Daniel Duffs conducted a cohesive research on the topic, “The Study of the Bible as an Effective Tool for Academic Success” in which he synthesized other researchers’ findings about the same topic. Clearly the Bible has emerged as one of the most puissant forces in the world. People have used it to further some twisted agendas. But others have also used it to counter those same twisted agendas. The bequest of the Judeo-Christian tenets continues to be the scaffold on which most moral decisions in the lives of millions of people across the world stand. Some social scientists insist that the salient teachings of the Bible continue to have a great influence on the behavioral choices of most people across cultures. It is also claimed that students who study the Bible have the highest GPA and the most improved behavior. In 2010 William Jeynes also conducted a meta-analysis of previous research studies with the aim of assessing the relationship between Bible literacy and behavioral and academic outcomes among individuals living in urban areas. He used three research questions to guide the study. The first research question about conducting an analysis that included determining effect sizes for the Bible literacy variable from all relevant studies that examined either behavioral or academic outcomes. The second research question was about examining and analyzing the relationship between Bible literacy and behavioral outcomes. The third research question was on the relationship between Bible literacy and academic performance. The number of participants in the studies that qualified for this meta-analysis was 50,000. Jeynes adopted a weighting procedure to calculate the average effect size across all the variables of comparison and then calculated the 95% confidence intervals.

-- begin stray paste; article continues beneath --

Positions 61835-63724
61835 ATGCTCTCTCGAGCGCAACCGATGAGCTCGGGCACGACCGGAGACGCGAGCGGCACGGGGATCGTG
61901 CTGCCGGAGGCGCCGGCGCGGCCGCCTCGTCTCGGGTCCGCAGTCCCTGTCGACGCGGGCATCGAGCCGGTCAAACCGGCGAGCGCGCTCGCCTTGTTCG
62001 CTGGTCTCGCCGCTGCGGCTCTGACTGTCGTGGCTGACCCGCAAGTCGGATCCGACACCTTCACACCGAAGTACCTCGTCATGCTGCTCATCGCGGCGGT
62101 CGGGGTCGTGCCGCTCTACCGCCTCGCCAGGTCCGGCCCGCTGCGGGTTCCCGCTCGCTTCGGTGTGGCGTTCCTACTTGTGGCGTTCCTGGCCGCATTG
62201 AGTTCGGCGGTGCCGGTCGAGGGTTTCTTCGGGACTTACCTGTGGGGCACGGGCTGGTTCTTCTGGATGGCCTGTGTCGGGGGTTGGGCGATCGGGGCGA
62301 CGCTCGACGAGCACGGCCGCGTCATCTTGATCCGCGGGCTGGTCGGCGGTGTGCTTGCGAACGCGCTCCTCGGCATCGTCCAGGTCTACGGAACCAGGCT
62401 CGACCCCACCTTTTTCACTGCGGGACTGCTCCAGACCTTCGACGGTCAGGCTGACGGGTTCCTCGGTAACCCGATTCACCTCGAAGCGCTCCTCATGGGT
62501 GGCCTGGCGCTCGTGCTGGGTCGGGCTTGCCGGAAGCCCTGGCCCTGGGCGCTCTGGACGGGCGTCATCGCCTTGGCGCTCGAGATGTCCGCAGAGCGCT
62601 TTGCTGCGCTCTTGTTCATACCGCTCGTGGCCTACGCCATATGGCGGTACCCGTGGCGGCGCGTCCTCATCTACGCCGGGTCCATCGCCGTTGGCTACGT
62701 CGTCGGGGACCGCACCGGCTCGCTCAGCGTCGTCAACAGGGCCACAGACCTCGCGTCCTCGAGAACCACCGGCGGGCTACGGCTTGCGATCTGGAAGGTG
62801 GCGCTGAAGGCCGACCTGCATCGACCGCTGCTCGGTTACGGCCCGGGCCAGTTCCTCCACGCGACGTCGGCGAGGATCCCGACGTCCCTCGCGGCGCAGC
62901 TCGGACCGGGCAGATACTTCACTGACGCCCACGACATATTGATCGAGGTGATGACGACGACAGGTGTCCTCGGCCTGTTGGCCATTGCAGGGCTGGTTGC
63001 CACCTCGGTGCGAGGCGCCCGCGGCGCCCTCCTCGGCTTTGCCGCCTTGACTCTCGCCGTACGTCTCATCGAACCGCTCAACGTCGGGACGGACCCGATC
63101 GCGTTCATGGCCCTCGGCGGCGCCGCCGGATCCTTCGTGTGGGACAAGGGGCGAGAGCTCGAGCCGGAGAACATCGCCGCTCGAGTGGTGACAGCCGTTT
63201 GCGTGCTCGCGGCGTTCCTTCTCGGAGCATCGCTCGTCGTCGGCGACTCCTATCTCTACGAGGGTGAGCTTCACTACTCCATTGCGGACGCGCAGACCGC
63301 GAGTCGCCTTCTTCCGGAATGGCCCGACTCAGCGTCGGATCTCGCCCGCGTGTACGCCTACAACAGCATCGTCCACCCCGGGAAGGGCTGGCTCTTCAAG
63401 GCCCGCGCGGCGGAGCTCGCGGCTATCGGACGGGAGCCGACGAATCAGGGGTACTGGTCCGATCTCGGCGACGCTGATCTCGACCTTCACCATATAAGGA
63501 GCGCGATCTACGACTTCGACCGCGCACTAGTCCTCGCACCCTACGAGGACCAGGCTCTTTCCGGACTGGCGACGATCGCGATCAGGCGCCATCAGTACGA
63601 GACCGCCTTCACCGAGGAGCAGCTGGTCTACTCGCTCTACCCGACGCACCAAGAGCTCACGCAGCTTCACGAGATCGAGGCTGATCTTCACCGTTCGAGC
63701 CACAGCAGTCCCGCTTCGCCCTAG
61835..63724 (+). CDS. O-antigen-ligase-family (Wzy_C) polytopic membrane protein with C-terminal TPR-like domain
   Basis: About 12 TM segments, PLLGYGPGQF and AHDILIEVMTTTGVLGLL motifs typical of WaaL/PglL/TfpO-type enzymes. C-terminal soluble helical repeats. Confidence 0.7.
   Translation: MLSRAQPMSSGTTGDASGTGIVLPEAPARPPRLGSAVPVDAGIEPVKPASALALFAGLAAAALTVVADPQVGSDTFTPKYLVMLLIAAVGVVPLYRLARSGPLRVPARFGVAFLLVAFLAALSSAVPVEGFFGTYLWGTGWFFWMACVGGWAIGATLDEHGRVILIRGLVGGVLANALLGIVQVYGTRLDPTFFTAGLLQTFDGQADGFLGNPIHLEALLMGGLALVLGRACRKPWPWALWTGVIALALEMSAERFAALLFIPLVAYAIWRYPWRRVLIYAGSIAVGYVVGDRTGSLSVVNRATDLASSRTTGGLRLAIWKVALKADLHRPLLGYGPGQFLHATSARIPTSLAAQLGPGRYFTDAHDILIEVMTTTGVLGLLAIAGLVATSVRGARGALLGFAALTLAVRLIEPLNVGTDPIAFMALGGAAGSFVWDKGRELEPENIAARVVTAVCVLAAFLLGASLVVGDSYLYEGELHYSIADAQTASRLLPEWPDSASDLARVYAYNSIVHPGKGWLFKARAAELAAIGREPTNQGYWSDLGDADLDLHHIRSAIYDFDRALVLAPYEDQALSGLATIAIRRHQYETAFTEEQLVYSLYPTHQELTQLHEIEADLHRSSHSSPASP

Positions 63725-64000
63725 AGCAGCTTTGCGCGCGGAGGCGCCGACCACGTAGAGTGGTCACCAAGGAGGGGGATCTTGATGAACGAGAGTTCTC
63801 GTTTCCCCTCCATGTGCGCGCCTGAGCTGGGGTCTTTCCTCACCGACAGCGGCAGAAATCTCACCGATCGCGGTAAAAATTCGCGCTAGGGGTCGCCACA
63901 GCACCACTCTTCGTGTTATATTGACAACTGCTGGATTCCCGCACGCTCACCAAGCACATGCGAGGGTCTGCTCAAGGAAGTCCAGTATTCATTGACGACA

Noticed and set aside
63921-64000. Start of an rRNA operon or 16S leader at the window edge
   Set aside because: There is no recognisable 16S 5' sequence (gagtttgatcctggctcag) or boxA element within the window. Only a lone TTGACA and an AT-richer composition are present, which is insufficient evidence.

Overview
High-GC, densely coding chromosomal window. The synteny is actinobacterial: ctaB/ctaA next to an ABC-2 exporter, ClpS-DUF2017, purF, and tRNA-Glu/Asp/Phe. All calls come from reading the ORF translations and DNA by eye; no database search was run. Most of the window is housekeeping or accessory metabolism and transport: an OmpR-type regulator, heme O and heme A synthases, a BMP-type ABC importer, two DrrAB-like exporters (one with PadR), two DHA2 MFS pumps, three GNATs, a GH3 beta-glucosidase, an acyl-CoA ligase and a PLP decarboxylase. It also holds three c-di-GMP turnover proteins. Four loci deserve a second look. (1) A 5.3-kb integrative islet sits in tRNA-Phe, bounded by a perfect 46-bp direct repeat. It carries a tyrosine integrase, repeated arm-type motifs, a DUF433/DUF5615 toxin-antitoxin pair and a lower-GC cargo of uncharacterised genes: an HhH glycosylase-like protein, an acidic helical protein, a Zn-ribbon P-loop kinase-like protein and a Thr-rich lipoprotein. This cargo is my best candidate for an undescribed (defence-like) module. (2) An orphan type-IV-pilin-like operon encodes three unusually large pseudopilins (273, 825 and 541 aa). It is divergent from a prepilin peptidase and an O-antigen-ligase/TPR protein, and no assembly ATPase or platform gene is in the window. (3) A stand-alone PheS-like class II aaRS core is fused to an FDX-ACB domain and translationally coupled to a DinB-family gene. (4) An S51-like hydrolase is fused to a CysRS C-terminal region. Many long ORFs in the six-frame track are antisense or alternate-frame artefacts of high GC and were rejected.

The results of the effect size were as follows: The effect size for Bible literacy as related to research question number 1 (the relationship between Bible literacy and behavioral and academic outcomes) was .33. The effect size for research question number 2 (association between Bible literacy and behavioral outcomes achievement) was .32. Research question 3 analyzed the relationship between Bible literacy and academic performance. This effect size, .73, was greater than the one found in research questions 1 and 2. Overall, the results of this meta-analysis indicate that Bible literacy is associated with positive behavior as well as academic performance. The Bible is a mine of wisdom. Therefore, it should not surprise us that individuals who have significant Bible literacy should demonstrate remarkable behavioral outcomes. The believer knows that he/she is created for a purpose, and that God is the only One who can empower his/her brain to decode and accomplish that purpose. Although most scientists and indeed lay people liken the brain to a computer there is nothing that has been made by a human being that can match the intricacies of the human brain with its 200 billion cells that communicate with each other through trillions of synapses to guide the activities and responses of the entire human body! Marian Diamond, a brain researcher and professor of neuro-anatomy at the University of California at Berkley claims that “This mass of protoplasm has the capacity to think and classify information in the memory beyond what man can understand…No other organ can store more information for 100 years to the degree the brain can. With the intricacies and original creation of ideas that come from the human brain, it is unquestionably the most esoteric functional mass of Earth,” (Hopson, 1985, pp. 22). “The words that I speak unto you, they are spirit, and they are life,” (John 6:63). The Word of God revitalizes the intellect of the believer every time it is studied by imparting fresh life to it.
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